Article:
Hot Fuzz is a fun, action-packed full-blown cop movie, with winks and nods to plenty of genre movies, like Bad Boys II. You can tell they have a bigger budget and are having fun shooting and blowing up as much as possible. There are a few violent scenes which are almost cartoony but if you are squeamish, be ready to cover your eyes. Overall it’s a funny and exciting movie and a good way to begin your weekend.

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Bedroom Design: 5 Bedrooms with a Library Feel

Post by Tracy Kaler.

Books tend to be an essential ingredient in many rooms. Writers and readers turn to books to escape and decompress, which is why you’ll often find books in bedrooms. I have a bookshelf packed with a variety of reads in my bedroom –– you’d find everything from cookbook anthologies to travel books, to textbooks and bestsellers.

Let’s take a look at how books can mingle in bedrooms, and create a library within each of these five spaces.

This ultra-chic bedroom on the Upper West Side of Manhattan is far from the dark, stereotypical library. The faux fur adds a touch of glam while the shelves are strategically accessorized in this comfy, inviting apartment.


Eclectic Bedroom by Asbury Park Interior Designers & Decorators Denizen Design

Glossy magazines, popular titles, and a selection of classics line the shelves of the bed wall in this modern oasis. The “Womb” chair and ottoman by Saarinen is the perfect scale for the corner. What a great spot to get lost in a suspenseful or humorous novel.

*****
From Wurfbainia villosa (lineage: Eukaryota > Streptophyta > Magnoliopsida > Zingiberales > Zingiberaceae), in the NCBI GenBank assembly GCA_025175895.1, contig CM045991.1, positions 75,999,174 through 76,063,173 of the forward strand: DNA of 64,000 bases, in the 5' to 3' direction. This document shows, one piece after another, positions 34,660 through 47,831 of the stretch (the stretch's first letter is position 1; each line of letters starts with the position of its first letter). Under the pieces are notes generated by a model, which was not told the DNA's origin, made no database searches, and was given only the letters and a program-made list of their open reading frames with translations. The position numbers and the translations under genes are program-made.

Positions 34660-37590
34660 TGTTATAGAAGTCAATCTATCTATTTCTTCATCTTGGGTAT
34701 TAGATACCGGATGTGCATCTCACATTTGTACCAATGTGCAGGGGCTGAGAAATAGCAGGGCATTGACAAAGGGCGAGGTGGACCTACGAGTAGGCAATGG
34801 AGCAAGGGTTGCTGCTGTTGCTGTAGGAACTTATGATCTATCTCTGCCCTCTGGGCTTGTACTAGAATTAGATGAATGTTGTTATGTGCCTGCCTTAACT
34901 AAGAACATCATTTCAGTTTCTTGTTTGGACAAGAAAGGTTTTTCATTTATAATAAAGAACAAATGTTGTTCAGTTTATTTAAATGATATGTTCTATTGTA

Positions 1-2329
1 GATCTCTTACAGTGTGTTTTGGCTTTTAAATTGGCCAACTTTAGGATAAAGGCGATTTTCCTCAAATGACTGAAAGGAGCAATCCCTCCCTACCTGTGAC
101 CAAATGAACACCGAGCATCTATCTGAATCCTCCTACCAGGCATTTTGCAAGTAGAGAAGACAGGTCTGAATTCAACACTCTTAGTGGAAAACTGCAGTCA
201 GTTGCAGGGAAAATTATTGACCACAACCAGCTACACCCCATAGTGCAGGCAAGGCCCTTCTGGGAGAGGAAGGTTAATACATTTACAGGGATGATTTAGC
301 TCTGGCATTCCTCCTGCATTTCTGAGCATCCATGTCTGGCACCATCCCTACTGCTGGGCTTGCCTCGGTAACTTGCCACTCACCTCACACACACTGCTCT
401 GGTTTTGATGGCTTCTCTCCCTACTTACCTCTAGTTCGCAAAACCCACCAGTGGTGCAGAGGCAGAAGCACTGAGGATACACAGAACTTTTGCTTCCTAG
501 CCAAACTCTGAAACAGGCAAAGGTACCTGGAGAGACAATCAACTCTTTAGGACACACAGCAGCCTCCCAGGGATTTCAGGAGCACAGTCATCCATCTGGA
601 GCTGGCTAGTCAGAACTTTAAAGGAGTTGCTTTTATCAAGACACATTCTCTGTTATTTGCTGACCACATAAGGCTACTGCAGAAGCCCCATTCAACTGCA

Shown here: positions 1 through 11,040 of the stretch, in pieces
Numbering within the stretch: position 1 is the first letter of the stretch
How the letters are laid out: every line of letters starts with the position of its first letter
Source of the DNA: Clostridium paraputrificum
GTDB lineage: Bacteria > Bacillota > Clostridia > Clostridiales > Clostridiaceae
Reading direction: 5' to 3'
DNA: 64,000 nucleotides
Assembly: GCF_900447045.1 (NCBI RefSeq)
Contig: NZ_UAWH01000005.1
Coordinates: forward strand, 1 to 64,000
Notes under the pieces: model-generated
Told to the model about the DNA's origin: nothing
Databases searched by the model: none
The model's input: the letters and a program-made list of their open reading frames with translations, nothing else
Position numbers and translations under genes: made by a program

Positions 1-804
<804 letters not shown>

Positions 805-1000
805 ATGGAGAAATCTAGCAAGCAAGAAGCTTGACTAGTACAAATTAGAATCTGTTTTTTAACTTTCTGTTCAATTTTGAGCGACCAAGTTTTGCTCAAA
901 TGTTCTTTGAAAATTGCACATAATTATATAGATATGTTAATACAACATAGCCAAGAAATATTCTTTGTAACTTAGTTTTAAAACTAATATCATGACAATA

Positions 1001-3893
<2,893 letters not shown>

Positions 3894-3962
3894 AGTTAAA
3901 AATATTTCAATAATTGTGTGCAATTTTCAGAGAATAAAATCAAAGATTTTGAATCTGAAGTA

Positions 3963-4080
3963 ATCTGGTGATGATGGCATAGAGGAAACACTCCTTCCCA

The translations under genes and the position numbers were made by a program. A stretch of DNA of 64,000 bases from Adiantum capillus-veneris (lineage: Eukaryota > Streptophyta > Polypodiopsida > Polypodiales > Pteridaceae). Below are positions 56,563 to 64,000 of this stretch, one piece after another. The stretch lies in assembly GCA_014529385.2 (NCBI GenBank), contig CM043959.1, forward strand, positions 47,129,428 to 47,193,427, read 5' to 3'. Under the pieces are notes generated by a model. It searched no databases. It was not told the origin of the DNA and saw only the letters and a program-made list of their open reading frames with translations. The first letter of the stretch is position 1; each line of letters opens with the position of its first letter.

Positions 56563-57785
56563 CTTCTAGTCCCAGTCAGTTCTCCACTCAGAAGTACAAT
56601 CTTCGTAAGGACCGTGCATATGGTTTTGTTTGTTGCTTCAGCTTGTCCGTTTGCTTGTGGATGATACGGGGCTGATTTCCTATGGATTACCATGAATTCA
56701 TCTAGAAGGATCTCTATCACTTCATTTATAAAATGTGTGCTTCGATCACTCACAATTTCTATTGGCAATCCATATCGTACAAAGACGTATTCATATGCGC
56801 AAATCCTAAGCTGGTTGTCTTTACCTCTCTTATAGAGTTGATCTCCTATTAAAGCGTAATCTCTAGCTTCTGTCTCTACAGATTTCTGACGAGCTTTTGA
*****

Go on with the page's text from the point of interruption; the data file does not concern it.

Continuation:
Contemporary Bedroom by Boston Interior Designers & Decorators PLATEMARK DESIGN

This Sydney, Australia bedroom comes saturated with titles and bold colors. The cut-out niches are a clever idea to break up the wall of books. The low platform bed is a good choice, allowing the library wall to be the focal point.


Eclectic Bedroom by Sydney Architects & Building Designers Scott Weston Architecture Design PL

Brimming with natural light and boasting a pool view, this compact bedroom makes for an ideal guest nook. I’m sure the designer had bookworms in mind.


Contemporary Family Room by Brisbane Architects & Building Designers Push Pty Ltd

Sumptuous fabrics and contemporary art decorate this Palo Alto bedroom, which wouldn’t be complete without a custom built-in filled with great books.


Transitional Bedroom by San Francisco Interior Designers & Decorators

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Breakfast in Bed – Scalloped Tomatoes